If you have been diagnosed with COPD, quitting smoking, being physically active and avoiding a sedentary life are the most important ingredients in your treatment, alongside taking your prescribed medication.
Physical activity increases life expectancy and reduces both the risk of deterioration in your condition and your need for hospitalisation. It helps to reduce breathlessness and relieves anxiety and depression.
Regular physical activity is recommended for all COPD patients, regardless of how far your condition has progressed. By being active at a level you are capable of – for example moving around at home, going out in the garden, walking, participating in exercise groups - you will feel better and have more energy over time.
Exercise can improve:
- muscle strength
- balance (and so reduces the risk of falls)
- mood (and so reduces the risk of depression)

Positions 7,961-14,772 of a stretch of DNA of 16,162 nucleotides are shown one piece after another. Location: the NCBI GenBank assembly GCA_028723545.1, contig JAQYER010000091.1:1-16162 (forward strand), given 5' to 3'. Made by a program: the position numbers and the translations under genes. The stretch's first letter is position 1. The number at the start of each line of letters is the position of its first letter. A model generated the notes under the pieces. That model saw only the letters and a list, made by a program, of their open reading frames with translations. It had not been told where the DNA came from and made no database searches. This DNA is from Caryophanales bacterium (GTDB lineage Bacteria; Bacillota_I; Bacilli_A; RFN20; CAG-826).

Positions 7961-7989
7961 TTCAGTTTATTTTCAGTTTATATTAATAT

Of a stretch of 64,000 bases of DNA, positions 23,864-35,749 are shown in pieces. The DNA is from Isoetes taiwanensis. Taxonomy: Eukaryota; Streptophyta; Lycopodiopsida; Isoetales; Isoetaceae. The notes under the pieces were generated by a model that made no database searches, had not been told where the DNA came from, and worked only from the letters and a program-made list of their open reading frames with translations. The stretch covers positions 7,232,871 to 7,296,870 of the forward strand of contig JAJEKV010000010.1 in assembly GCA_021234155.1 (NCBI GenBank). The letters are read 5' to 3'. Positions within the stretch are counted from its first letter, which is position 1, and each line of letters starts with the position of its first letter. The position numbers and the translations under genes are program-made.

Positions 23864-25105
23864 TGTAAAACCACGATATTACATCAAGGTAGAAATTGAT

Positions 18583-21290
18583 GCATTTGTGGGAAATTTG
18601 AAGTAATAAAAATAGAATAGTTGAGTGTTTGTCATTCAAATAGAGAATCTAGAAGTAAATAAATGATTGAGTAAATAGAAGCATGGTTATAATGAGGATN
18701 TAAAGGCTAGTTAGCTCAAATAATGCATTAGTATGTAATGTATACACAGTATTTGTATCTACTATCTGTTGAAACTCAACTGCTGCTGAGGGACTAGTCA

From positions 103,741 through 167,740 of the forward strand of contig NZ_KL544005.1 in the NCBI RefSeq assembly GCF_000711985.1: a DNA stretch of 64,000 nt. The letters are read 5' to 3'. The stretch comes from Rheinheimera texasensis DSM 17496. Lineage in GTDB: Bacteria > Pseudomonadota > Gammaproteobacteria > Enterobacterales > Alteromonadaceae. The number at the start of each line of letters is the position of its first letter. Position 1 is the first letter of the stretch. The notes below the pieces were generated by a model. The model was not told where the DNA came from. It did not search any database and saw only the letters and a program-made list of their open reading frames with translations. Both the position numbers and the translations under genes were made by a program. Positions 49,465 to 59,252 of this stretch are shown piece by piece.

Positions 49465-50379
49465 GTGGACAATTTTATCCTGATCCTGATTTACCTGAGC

- feelings of shortness of breath
- functional ability and quality of life
- helps to maintain bone mass (strength)
What types of exercise?
- aerobic exercise (like walking) and strength training for arms and legs are both important
- your home exercise programme will contain both types of exercise
- other activities that get you out of breath (like gardening) can count
How much exercise?
- you should aim to do at least 30 minutes of exercise on at least 3 days each week
- you can build up to this level gradually
- you don’t have to do 30 minutes all in one go – for example, two 15 minute walks are as good
How hard should I work?
- it is ok to feel out of breath when exercising
- aim to be moderately out of breath (3-4 on the breathlessness scale)
- if you feel only slightly out of breath you can work a bit harder
- if you feel severely out of breath, slow down
Stop exercising if you begin to feel unwell or experience any chest pain, dizziness, faintness, or sudden more severe shortness of breath.
- wear comfortable clothing and footwear with low heels
- drink enough fluid (more on hot days)
- always warm up and cool down
- avoid exercising in extremes of weather (eg very hot or very cold)
- do not exercise after drinking alcohol
- wait at least one hour after eating a meal before you exercise
Do you think you need an individual training programme? Or an adjustment of oxygen dose for exercise? Or would portable oxygen equipment make life easier for you?
Talk to your prescribing physician or oxygen nurse and they will help you.